Wlodzimierz, I don't understand what's your problem.

I second Wlodzimierz In this discourse. Indeed, many foreigners, Poles among them, are so convinced about their language skills that they don't even try to develop any critical approach. One example that has come to my mind right now is a certain Polish poster on the PF (who once boasted of his English skills and said he worked in an international environment where he used it on a daily basis) whom I politely reminded of the necessity to use definite and indefinite articles in this language, but he said he did not bother about them at all as he was perfectly understood in his office, and he continued not to use articles in English as he wrote on the forum.

I don't believe in acquiring language skills only through watching and listening to films (or listening to real people for that matter) only. Building up one's competences in the language is too much of an interactive process to rely on one or two "sources" as watching films or reading literature. A combination of these two, for example, will certainly elicit better results than doing only one of them, but it shall still leave someone's oral skills prone to many mistakes that the person concerned would have never thought of having been capable of making.
bluesfan - | 85
16 Jan 2014 #38
Wlodzimierz, you make basic mistakes in spelling and grammar in Polish.

Wlodzimierz, I'm saying that you could do well with some self-criticism and a change of attitude yourself. Otherwise you'll just get on people's nerves

Sorry dude but Paulina is right.
You do make plenty of basic mistakes in Polish grammar, I know because I make them too ;)
Before you start criticising Poles' approach and ability to speak English properly you should remember how few non-Poles can speak Polish correctly (that includes you).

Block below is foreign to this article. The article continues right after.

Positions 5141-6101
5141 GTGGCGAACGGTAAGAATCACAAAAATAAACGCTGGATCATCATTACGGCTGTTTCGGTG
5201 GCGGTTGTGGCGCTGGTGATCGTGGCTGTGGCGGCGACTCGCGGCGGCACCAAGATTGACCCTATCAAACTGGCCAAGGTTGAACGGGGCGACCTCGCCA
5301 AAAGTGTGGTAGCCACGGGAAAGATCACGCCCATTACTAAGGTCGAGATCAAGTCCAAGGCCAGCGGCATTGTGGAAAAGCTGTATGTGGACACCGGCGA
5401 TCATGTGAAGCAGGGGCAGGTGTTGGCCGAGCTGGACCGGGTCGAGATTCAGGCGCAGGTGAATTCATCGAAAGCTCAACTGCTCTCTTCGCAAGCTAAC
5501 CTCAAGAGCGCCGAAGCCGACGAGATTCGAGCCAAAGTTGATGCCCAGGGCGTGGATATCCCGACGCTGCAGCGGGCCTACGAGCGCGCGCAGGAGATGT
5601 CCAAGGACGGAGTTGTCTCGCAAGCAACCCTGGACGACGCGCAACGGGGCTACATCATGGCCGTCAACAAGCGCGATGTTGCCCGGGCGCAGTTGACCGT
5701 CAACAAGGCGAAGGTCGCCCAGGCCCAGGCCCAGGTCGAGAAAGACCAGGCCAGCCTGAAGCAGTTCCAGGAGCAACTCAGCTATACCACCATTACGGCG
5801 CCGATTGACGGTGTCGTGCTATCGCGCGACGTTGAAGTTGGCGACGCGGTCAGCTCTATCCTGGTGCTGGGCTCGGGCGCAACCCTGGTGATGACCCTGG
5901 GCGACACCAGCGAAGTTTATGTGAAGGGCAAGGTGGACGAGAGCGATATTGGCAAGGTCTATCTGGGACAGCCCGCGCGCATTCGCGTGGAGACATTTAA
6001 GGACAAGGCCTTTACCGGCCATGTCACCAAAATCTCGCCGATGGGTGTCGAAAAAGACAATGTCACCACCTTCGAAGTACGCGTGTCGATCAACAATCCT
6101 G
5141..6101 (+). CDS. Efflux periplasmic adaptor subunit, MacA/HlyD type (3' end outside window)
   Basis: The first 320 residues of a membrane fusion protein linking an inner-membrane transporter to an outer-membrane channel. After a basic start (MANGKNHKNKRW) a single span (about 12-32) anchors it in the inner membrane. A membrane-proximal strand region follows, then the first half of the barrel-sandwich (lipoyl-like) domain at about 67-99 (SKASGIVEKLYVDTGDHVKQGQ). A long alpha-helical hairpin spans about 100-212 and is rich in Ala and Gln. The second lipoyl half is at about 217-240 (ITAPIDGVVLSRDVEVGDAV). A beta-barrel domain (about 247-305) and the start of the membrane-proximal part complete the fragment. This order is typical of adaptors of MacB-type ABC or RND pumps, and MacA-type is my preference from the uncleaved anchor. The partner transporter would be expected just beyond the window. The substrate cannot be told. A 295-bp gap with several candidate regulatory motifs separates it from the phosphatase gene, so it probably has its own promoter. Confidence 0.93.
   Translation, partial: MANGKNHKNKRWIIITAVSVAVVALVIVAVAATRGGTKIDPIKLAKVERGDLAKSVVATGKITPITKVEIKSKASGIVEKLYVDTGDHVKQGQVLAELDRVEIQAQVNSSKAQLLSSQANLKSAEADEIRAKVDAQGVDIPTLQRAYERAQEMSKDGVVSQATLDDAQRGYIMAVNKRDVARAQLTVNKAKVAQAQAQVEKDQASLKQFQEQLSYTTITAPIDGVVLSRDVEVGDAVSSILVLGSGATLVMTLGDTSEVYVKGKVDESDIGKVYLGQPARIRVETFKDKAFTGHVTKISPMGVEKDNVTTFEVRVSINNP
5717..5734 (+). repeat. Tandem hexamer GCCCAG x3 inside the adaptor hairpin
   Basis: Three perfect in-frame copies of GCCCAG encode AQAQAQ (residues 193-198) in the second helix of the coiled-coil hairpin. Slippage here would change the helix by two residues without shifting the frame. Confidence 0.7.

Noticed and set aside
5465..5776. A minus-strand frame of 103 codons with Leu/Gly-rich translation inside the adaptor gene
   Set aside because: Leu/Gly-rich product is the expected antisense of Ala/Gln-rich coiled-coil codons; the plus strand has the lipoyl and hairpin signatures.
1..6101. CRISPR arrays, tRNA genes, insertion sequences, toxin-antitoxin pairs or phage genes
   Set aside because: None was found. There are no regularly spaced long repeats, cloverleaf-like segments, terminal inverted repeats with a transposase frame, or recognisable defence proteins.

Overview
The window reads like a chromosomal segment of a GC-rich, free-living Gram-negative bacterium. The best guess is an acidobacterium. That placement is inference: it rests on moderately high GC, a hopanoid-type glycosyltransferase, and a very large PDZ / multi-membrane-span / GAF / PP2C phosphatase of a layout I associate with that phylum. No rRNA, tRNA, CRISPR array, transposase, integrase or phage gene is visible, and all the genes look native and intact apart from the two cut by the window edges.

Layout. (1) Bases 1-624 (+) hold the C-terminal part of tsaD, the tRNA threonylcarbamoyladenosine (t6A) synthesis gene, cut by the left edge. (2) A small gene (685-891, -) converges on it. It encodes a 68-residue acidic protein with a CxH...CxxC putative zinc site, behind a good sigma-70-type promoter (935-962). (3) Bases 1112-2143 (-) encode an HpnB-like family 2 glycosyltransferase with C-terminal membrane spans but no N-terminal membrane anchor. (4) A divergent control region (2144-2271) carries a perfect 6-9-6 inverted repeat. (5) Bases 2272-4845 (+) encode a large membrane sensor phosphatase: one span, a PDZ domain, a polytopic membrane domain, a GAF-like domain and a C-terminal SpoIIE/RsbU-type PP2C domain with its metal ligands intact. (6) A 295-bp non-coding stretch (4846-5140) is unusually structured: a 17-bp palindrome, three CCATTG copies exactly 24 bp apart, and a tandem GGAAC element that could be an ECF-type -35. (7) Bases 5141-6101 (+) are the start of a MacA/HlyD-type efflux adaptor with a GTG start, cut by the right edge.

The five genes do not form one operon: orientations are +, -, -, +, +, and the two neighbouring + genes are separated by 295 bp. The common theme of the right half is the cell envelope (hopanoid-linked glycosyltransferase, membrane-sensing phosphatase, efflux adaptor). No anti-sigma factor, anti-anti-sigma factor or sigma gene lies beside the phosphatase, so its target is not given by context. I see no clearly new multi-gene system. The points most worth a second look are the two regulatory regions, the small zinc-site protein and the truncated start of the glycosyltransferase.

I'd agree with the opinion that most Poles are very modest and even critical about their own ability to speak and understand English.
I really don't know what type of Poles you're meeting on a daily basis, but from my own experience in the UK and in Poland I'd say that your experiences aren't very representative of Polish people at all.

I'm not sure why you cannot accept this. Are you just here to troll and belittle others?
Ziemowit 13 | 4,534
16 Jan 2014 #39
Before you start criticising Poles' approach and ability to speak English properly you should remember how few non-Poles can speak Polish correctly (that includes you).

One is entitled to criticize one's approach and ability to speak English even if they don't know that one's native language properly.

Likewise, a viewer is entitled to criticize a film or a theatre performance even if he is not an actor, a film director or a playwright.
TheOther 6 | 3,692
16 Jan 2014 #40
One is entitled to criticize one's approach and ability to speak English even if they don't know that one's native language properly.

Of course, but the question is how you do that. You can do it in a nice way, or you look down on the locals and let them know how lousy their English skills are. If you go for the second option, don't be surprised if you'll get the proper response. Besides: make sure that your own English (or other language) is really as good as you think it is... :)
Wlodzimierz 4 | 544
16 Jan 2014 #41